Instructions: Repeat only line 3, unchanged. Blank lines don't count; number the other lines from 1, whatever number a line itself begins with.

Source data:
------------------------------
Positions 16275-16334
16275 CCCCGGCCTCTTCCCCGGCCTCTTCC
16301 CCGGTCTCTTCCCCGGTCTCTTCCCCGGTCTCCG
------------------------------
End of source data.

16301 CCGGTCTCTTCCCCGGTCTCTTCCCCGGTCTCCG